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Supreme Court, Appellate Division, Fourth Department, New York.

Matter of Harold C. HEINTZ, Jr., Petitioner-Respondent, v. Anne G. HEINTZ, Respondent-Appellant.

Decided: April 28, 2006

PRESENT:  PIGOTT, JR., P.J., HURLBUTT, MARTOCHE, SMITH, AND PINE, JJ. Cohen & Cohen LLP, Utica (Richard A. Cohen of Counsel), for Respondent-Appellant. Levitt & Gordon, New Hartford (Dean L. Gordon of Counsel), for Petitioner-Respondent. William L. Koslosky, Law Guardian, Utica, for H.C.H., III.

Petitioner commenced this proceeding seeking, inter alia, an order finding respondent in contempt of court and seeking to enforce the visitation provision with respect to the parties' son set forth in a prior order of Family Court.   Petitioner alleged willful contempt by respondent based on her failure to participate in court-ordered counseling and her failure to allow him visitation with the parties' son pursuant to the prior order.   Although petitioner did not seek a change in custody in the petition, the court informed respondent prior to the hearing on the petition that she could lose sole custody of her son.   Following the hearing, the court sua sponte amended the petition to reflect a request for a change in custody, in conformance with the evidence presented at the hearing, and the court transferred sole custody of the parties' son to petitioner.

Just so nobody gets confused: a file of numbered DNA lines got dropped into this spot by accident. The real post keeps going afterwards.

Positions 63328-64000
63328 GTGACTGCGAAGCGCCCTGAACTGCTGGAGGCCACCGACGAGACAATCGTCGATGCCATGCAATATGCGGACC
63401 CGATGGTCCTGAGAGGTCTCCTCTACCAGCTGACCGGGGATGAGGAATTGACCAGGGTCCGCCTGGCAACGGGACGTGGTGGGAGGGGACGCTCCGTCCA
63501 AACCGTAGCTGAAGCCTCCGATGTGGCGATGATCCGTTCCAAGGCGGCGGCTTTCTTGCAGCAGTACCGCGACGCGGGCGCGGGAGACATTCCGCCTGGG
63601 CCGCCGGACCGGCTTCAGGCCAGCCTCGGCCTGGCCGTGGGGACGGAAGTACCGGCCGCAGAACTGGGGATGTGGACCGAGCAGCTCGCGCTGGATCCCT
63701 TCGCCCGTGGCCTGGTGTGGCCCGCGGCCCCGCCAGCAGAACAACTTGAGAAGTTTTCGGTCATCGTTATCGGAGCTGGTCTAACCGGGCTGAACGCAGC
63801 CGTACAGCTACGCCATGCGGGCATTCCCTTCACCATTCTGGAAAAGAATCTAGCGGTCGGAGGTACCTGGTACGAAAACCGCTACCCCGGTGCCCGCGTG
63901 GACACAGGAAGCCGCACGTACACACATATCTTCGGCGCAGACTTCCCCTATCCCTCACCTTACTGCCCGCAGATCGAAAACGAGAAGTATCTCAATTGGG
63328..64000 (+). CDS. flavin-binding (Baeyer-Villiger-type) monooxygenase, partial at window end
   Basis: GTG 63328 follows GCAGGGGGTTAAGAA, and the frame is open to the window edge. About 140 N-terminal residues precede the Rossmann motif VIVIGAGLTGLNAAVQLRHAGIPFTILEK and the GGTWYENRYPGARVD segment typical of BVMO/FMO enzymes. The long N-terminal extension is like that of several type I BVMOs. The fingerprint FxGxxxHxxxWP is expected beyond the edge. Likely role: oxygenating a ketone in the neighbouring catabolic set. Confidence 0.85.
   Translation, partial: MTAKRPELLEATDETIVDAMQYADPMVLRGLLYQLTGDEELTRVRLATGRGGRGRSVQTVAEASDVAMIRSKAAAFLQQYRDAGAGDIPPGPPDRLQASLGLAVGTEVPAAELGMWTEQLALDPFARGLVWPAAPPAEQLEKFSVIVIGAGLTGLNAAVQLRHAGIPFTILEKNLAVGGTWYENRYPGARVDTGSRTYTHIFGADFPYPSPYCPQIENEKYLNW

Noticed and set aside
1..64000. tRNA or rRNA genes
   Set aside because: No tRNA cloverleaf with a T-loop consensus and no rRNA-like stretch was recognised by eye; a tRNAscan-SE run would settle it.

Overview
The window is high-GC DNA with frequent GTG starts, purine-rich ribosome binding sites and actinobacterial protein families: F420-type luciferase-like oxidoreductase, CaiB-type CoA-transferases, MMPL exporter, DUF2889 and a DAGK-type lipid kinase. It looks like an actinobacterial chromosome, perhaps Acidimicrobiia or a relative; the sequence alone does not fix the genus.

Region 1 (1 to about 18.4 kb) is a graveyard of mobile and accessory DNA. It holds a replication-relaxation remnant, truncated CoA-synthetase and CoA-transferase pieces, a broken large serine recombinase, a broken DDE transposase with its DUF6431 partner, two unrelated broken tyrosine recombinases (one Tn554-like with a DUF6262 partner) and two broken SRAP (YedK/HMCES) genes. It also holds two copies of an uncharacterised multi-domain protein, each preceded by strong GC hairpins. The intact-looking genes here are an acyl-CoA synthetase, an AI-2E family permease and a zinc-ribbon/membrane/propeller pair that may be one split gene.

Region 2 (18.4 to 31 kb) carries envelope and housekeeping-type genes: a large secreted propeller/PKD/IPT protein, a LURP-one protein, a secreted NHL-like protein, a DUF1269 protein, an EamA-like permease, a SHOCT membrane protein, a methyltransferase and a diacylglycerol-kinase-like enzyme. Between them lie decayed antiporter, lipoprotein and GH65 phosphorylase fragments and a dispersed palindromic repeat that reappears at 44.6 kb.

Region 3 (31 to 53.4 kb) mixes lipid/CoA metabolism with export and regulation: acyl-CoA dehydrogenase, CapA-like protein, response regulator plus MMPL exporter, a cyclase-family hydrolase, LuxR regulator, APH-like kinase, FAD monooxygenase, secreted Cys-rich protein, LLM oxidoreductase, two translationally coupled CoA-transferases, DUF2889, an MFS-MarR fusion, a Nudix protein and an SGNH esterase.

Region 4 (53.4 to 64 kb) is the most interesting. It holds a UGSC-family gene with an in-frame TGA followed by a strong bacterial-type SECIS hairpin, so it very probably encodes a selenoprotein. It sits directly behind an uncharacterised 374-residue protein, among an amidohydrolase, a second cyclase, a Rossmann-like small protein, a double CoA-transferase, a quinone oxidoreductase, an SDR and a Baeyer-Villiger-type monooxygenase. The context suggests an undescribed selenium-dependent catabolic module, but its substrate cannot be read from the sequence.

Respondent contends on appeal that the court erred in transferring custody of the parties' son to petitioner because she was not provided with formal notice that the court was treating the petition as seeking a change in custody and the informal notice provided to her by the court was insufficient.   We reject respondent's contention.   The record establishes that respondent was adequately apprised prior to the hearing that custody was at issue, and we conclude that she had a sufficient opportunity to present any testimony and evidence relevant to the issue of custody.   Indeed, the record establishes that numerous witnesses, including respondent, testified at the hearing with respect to issues bearing on the best interests of the parties' son.   Furthermore, the court took judicial notice of the previous proceedings conducted with respect to the parties, including two plenary hearings conducted on the issue of custody of the parties' son.   Consequently, we conclude that respondent had adequate notice that custody was at issue and was not prejudiced by the action of the court in sua sponte amending the petition to conform to the evidence presented at the hearing (cf. Sipos v. Kelly, 66 A.D.2d 1022, 411 N.Y.S.2d 735).

We further reject respondent's contention that the court transferred custody of the parties' son to petitioner as a sanction for respondent's violation of the visitation provision in the prior order.   The record establishes that, in making its determination with respect to custody, the court carefully weighed all of the evidence and took into account various relevant factors, including the credibility of the witnesses, the continued acrimony between the parties, and the stability of the respective home environments (see generally Eschbach v. Eschbach, 56 N.Y.2d 167, 172-174, 451 N.Y.S.2d 658, 436 N.E.2d 1260;  Matter of Rhubart v. Rhubart, 15 A.D.3d 936, 789 N.Y.S.2d 385;  Fox v. Fox, 177 A.D.2d 209, 210-211, 582 N.Y.S.2d 863).

It is hereby ORDERED that the order so appealed from be and the same hereby is unanimously affirmed without costs.